Of the 119 cases, 80 were hospital staff made up of mostly nurses and nursing students during the period between 9 March and 30 April 2020.
The investigation came after the Glenwood hospital was temporarily closed following a Coronavirus outbreak.
The investigation found that the outbreak likely began through transmission from a patient being assessed for Covid-19 in the emergency department to another patient being admitted at the same time with a suspected stroke.
The virus then spread widely through the hospital, involving patients and health care workers in at least five different wards.
The investigation was led by academics from the University of KwaZulu-Natal Dr Richard Lessells, Professor Yunus Moosa and Professor Tulio de Oliveira, experts in infectious diseases, epidemiology and viral genomics.
By generating and analysing the genetic sequence of SARS-CoV-2 (the virus that causes the Coronavirus/Covid-19 disease), they were able to create a timeline of how the virus was spread, and which patients and wards it went through.
They found that all 18 DNA sequences from the outbreak were almost identical, pointing to a single source of infection.
'To us, our findings highlighted how easily and quickly this virus can spread through a hospital. The initial spread of the virus was not recognised at the time, because the first patient who we think was infected in the emergency department was not initially suspected of having Covid-19. She did not have any of the typical risk factors and initially only had fever without cough or other respiratory symptoms,' said Lessels.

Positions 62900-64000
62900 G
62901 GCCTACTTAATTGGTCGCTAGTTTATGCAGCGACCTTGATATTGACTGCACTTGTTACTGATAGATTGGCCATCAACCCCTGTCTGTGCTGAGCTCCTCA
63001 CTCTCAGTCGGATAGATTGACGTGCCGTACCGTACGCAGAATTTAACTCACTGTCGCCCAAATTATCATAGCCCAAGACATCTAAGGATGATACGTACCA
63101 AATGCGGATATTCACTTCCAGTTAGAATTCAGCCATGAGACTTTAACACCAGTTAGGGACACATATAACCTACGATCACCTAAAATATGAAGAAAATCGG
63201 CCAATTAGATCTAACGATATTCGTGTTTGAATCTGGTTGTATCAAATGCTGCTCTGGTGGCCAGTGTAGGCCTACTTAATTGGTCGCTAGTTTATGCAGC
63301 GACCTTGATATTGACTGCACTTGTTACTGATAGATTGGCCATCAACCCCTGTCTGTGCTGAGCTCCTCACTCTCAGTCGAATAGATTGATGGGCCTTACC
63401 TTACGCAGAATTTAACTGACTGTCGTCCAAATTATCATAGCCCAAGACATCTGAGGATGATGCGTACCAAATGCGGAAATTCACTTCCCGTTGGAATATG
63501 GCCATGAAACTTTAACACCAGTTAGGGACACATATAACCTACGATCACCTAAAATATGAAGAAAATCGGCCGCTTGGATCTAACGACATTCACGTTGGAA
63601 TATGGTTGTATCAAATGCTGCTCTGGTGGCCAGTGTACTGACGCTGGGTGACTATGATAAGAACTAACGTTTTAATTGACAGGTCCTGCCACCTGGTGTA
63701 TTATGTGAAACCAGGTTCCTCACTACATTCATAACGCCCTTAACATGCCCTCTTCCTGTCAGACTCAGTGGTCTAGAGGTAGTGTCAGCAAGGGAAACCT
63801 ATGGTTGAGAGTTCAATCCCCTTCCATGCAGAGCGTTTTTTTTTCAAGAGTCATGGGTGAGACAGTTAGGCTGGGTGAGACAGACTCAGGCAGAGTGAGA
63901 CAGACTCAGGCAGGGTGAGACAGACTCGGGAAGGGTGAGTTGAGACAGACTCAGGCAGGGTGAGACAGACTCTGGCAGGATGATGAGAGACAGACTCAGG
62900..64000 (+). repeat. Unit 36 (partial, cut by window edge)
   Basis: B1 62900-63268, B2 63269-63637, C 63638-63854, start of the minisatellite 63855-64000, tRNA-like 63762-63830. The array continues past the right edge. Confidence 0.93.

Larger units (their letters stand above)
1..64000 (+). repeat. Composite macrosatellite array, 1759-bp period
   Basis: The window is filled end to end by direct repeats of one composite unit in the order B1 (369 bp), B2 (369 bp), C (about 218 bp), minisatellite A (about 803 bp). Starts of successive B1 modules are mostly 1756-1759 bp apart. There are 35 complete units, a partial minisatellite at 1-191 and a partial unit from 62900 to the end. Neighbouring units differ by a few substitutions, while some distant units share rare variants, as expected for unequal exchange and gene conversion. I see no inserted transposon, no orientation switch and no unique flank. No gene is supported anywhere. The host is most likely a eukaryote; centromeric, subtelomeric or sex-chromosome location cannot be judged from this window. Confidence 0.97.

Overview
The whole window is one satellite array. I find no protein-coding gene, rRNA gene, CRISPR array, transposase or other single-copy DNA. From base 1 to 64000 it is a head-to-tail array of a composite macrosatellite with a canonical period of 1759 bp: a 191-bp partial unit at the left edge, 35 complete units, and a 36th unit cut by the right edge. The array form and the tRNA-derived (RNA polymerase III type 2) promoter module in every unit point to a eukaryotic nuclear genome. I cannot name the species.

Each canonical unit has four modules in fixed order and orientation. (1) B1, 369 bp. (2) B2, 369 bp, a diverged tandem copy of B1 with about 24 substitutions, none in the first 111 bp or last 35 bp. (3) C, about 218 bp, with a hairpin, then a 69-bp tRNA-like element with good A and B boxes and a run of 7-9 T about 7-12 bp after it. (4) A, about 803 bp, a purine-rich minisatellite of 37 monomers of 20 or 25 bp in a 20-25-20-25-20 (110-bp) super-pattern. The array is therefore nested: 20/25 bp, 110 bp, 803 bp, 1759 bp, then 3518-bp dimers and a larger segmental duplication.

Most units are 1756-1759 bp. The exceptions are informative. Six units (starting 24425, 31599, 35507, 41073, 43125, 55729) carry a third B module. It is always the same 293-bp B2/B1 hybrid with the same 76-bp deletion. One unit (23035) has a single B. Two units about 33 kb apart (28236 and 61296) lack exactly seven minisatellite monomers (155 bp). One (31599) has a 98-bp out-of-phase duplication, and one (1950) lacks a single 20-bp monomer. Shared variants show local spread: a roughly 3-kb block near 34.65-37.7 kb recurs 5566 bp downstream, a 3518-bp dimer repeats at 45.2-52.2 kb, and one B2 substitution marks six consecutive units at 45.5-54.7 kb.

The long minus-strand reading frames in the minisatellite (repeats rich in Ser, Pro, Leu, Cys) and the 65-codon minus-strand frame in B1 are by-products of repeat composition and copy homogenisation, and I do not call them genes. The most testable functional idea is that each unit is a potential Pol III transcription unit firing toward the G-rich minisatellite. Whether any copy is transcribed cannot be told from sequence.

Lessels said by the time the patient was diagnosed with Covid-19, she had already infected other people.
The investigation also found that the outbreak spread to a local nursing home (four residents) and an outpatient dialysis unit (nine patients and eight staff members) operated by the National Renal Care.
'This highlights the risk that outbreaks like this become what we call ‘amplifiers’ of transmission, that is they fuel transmission in the wider community,' said De Oliveira.
The NRC is currently building an outpatient renal dialysis unit at St Augustine where it will separate patients into different zones according to their Covid-19 status.
The report makes a couple of suggestions that could be used as a blueprint for other hospitals to avoid similar outbreaks:
- Hospitals need to establish separate zones (and separate entry points) for people who have confirmed COVID-19 (red zone), people who might have COVID-19 (yellow zone), and people who are unlikely to have COVID-19(green zone).
- Vigilance throughout hospitals for acute respiratory illness, especially in green zones where patients considered low risk for COVID-19 have been admitted.
- Limiting the non-essential movement of patients between and within wards and limiting the movement of staff between different wards.
- Training on COVID-19, especially on infection prevention and control (IPC), should be mandatory for all staff and implementation of IPC practices should be monitored closely.
- Consideration should be given to weekly PCR testing of all frontline staff.
- Netcare said it welcomed the report and its recommendations.
News date: 2020-05-20
KRISP has been created by the coordinated effort of the University of KwaZulu-Natal (UKZN), the Technology Innovation Agency (TIA) and the South African Medical Research Countil (SAMRC).